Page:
The Association of Adherence to Antiretroviral Therapy with Healthcare Utilization and Costs for Medical Care

By Gardner, Edward M.; Maravi, Moises E. et al. | Applied Health Economics and Health Policy, April 1, 2008 | Go to article overview

The Association of Adherence to Antiretroviral Therapy with Healthcare Utilization and Costs for Medical Care


Gardner, Edward M., Maravi, Moises E., Rietmeijer, Cornelis, Davidson, Arthur J., Burman, William J., Applied Health Economics and Health Policy


Abstract Background: The association between antiretroviral adherence, healthcare utilization and medical costs has not been well studied.

Objective: To examine the relationship of adherence to antiretroviral medications to healthcare utilization and healthcare costs.

Methods: A retrospective cohort study was conducted using data from 325 previously antiretroviral medication-naive HIV-infected individuals initiating first antiretroviral therapy from 1997 through 2003. The setting was an inner-city safety net hospital and HIV clinic in the US. Adherence was assessed using pharmacy refill data. The average wholesale price was used for prescription costs. Healthcare utilization data and medical costs were obtained from the hospital billing database, and differences according to quartile of adherence were compared using analysis of variance (ANOVA). Multivariate logistic regression was used to assess predictors of higher annual medical costs. Sensitivity analyses were used to examine alternative antiretroviral pricing schemes. The perspective was that of the healthcare provider, and costs were in year 2005 values.

Results: In 325 patients followed for a mean (± SD) 3.2 (1.9) years, better adherence was associated with lower healthcare utilization but higher total medical costs. Annual non-antiretroviral medical costs were SUS7612 in the highest adherence quartile versus $US10 190 in the lowest adherence quartile. However, antiretroviral costs were significantly higher in the highest adherence quartile ($USI 7 513 vs $US8690), and therefore the total annual medical costs were also significantly higher in the highest versus lowest adherence quartile ($US25 125 vs $US18 880). In multivariate analysis, for every 10% increase in adherence, the odds of having annual medical costs in the highest versus lowest quartile increased by 87% (odds ratio 1.87; 95% CI 1.45, 2.40). In sensitivity analyses, very low antiretroviral prices (as seen in resource-limited settings) inverted this relationship - excellent adherence was cost saving.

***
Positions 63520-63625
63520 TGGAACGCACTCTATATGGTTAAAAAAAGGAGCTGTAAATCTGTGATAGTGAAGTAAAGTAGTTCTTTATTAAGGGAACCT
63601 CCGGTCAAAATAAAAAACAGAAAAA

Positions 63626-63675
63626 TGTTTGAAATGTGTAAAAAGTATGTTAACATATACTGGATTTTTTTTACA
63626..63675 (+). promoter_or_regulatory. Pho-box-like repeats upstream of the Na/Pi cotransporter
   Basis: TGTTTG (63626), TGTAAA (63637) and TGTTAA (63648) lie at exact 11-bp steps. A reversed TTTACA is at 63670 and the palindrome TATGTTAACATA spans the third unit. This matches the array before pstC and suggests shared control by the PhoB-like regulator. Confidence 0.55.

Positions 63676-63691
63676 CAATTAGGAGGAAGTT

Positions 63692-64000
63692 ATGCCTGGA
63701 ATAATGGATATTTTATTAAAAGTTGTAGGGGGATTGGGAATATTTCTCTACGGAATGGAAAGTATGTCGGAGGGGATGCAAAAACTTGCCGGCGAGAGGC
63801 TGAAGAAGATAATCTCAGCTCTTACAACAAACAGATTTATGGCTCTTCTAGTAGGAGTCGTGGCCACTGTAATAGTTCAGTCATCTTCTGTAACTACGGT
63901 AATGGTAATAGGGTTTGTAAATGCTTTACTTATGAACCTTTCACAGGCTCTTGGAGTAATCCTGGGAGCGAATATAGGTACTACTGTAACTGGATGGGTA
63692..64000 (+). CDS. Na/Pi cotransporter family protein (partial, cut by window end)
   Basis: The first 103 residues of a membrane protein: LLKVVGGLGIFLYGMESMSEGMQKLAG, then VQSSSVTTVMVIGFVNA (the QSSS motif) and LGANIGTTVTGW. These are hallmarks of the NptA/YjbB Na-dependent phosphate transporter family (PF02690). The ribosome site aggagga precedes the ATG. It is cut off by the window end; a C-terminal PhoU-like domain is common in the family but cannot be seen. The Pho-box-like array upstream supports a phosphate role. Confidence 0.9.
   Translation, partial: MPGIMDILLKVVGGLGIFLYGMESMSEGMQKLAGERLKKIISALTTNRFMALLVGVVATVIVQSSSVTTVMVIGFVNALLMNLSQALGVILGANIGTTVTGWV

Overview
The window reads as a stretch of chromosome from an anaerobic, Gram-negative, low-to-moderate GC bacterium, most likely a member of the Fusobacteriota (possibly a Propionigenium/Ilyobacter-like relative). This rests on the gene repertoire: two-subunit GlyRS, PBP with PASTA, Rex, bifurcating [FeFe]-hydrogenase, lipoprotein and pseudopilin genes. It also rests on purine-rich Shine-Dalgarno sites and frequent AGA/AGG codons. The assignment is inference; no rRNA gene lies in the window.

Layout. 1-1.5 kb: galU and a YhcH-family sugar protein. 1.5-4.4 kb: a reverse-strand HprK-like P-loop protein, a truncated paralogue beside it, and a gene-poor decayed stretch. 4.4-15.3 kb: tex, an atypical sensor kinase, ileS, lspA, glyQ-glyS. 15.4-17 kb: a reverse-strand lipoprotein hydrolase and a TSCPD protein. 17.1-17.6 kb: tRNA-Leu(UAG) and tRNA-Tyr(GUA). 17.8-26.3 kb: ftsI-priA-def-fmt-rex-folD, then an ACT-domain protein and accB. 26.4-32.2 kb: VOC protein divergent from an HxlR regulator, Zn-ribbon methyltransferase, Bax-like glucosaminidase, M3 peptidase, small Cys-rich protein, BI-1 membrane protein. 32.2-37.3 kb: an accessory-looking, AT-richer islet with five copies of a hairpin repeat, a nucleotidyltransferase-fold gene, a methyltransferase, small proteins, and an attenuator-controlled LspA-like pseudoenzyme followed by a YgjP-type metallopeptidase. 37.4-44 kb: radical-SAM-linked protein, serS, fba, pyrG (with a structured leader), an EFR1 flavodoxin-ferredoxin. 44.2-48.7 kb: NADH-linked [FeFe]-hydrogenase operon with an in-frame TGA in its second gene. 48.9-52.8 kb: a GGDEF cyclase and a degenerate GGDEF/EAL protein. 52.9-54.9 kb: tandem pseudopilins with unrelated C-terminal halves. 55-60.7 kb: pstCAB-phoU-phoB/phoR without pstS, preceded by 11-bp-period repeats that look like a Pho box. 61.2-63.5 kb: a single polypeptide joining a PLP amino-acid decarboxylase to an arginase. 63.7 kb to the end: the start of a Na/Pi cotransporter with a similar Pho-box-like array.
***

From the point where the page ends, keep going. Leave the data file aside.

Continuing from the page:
Conclusion: Better adherence to antiretroviral medication was associated with decreased healthcare utilization and associated costs; however, because of the high cost of antiretroviral therapy, total medical costs were increased. Combination antiretroviral therapy is known to be cost effective; lower antiretroviral costs may make it cost saving as well.

Background and Objective

The cost of healthcare for individuals with HIV infection has been estimated to be $US18300$US25600 annually (values given are in 1996 $US,[1] 1998 euro,[2] 2001 $US[3] and 2004 $US.[4]) Prior to the introduction of potent combination antiretroviral therapy, most of the expenditures for HIV care were spent on hospitalizations and the treatment of opportunistic illnesses.[5] After the introduction of potent combination antiretroviral therapy, the need for hospitalization and the incidence of opportunistic illness decreased considerably.[6-8] It is now estimated that 54-64% of healthcare expenditures in HIV-infected populations in resource-rich settings are attributed to the cost of combination antiretroviral therapy.[1,4,8] Despite the expense, antiretroviral therapy is cost effective for HIV-infected individuals in resourcerich (and resource-limited) settings.[9-13]

Excellent adherence to antiretroviral therapy increases the likelihood of successful clinical outcomes and would thus be expected to decrease non-antiretroviral healthcare costs.[14-16] The association of level of adherence to antiretroviral therapy with medical expenditures has not been thoroughly evaluated. We sought to describe the competing costs attributable to antiretroviral medications and non-antiretroviral healthcare. In addition, we wanted to explore the effect that varying costs for antiretroviral therapy might have on this relationship in resource-rich settings. In previously antiretroviral medication-naive HIV-infected individuals initiating antiretroviral therapy, we quantified healthcare utilization and medical costs and assessed the association between level of adherence to antiretroviral therapy and these parameters. …

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